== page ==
Filipinos also have a sense of imaginary space. People in the streets for instance have preconceived notions about places that are dangerous to wander around even though they have not been there. For example, Tondo, a rough place, iskwater, a slum, and breakwater, a shore or port are not talked about without considering safety and security. In short, Filipinos always think of environment or space at their advantage. We call people like that segurista-- meaning, one is dead sure or always thinking what is right and good for him. It is hard to translate it with just a word.

In the Philippines, we do not use compass directions with north as the point of reference. Everywhere is based on where one stands and what he sees along the way. If you ask someone where the church is, getting an answer, for example, that it is near this building or beside that store by the mango tree in front of the basketball court is very common. For some cultural reasons, such kind of giving a direction really works.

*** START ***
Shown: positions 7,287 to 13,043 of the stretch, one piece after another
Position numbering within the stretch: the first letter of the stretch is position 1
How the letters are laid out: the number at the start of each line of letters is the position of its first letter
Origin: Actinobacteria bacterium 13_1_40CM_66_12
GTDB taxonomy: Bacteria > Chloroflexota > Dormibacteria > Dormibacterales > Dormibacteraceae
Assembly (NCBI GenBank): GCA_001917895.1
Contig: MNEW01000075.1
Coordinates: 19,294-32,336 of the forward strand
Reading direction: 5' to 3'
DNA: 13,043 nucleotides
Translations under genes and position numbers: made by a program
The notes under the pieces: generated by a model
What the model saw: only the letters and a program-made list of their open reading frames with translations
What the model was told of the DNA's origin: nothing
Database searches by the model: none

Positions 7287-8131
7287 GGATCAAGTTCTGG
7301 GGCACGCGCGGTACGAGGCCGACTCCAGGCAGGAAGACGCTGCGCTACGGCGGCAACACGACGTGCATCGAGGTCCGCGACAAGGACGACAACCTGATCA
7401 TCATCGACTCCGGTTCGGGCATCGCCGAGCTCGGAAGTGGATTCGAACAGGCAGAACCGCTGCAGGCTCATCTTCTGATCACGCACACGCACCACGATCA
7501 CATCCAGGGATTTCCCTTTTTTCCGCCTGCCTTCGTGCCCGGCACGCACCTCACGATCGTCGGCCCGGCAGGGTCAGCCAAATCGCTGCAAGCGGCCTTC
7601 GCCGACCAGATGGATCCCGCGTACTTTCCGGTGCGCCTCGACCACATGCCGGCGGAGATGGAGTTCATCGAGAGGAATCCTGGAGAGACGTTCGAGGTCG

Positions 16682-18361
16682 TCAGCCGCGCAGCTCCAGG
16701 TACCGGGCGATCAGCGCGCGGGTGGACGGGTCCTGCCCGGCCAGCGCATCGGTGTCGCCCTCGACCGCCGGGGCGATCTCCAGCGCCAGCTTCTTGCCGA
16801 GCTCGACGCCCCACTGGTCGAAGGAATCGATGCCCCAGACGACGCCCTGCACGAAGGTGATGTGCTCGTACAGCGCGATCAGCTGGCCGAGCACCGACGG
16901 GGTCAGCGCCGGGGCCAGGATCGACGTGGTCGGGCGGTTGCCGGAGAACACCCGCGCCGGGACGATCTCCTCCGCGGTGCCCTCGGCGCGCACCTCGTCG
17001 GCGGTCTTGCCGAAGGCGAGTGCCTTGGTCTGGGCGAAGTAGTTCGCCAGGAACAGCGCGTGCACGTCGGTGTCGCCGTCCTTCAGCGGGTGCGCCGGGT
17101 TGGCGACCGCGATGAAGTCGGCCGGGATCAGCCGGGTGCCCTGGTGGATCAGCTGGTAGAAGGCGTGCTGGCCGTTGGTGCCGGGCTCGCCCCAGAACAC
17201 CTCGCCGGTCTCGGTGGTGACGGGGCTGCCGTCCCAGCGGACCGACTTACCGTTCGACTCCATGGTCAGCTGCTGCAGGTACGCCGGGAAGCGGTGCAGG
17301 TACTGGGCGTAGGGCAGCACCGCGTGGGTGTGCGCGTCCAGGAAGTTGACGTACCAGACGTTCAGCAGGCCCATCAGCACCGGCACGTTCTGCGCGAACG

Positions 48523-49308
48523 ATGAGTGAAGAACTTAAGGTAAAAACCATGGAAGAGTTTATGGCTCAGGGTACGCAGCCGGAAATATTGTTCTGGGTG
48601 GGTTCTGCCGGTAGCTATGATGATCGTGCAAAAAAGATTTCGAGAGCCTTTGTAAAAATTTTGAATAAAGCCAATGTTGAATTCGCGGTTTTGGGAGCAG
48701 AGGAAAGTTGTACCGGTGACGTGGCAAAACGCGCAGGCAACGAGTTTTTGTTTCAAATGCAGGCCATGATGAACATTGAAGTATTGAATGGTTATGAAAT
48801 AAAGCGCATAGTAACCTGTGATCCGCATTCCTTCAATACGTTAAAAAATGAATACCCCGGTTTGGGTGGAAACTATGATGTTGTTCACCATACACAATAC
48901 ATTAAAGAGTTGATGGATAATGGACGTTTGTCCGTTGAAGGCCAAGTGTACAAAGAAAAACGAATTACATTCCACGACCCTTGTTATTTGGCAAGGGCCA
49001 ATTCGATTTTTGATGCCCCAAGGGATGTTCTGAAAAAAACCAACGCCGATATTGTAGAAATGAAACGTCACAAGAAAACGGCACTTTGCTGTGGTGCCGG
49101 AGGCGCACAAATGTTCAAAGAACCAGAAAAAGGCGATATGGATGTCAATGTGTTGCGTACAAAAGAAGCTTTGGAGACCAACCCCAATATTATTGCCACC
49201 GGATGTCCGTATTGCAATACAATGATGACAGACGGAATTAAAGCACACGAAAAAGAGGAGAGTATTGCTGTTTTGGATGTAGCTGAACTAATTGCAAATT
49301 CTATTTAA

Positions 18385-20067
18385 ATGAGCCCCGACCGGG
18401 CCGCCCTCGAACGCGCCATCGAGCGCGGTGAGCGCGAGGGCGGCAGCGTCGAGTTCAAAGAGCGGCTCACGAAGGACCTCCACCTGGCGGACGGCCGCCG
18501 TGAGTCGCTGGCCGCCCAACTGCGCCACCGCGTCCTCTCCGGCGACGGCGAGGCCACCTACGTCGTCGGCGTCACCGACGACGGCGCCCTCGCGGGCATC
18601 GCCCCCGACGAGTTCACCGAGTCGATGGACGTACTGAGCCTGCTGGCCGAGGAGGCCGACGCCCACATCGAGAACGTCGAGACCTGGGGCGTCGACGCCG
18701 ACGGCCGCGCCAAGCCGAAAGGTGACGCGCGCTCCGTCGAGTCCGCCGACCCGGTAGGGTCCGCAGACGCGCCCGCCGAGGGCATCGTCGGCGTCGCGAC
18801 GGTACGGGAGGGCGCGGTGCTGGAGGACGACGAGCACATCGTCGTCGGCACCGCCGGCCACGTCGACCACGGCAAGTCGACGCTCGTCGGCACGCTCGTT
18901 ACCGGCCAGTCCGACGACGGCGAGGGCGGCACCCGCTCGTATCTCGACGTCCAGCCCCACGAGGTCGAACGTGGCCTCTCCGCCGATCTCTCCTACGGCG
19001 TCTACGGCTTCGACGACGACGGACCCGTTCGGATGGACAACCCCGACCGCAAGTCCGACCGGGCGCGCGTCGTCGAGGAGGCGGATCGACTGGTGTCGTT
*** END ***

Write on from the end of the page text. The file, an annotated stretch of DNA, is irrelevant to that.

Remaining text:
My very idea of a triangle was from my brother's sling shot,
pintikay or tirador-- meaning, hitter or shooter. The frame from the branch of a tree known for its hard wood was triangular, and when I pulled the two bands of rubber attached to both ends of a piece of leather, where a river stone or a pebble lead called tingga was placed as a projectile called bato (stone) or bala (bullet), the sling rubber bands made a stretched triangle.

Through that sling shot, I also got my first literal grasp of triangle being force. My brother hit many rice birds that afternoon. He protected our rice farm and brought something for my mom to turn into adobo. That's how it is in the Philippines. Work is play and vice-versa. For me, playing was learning too.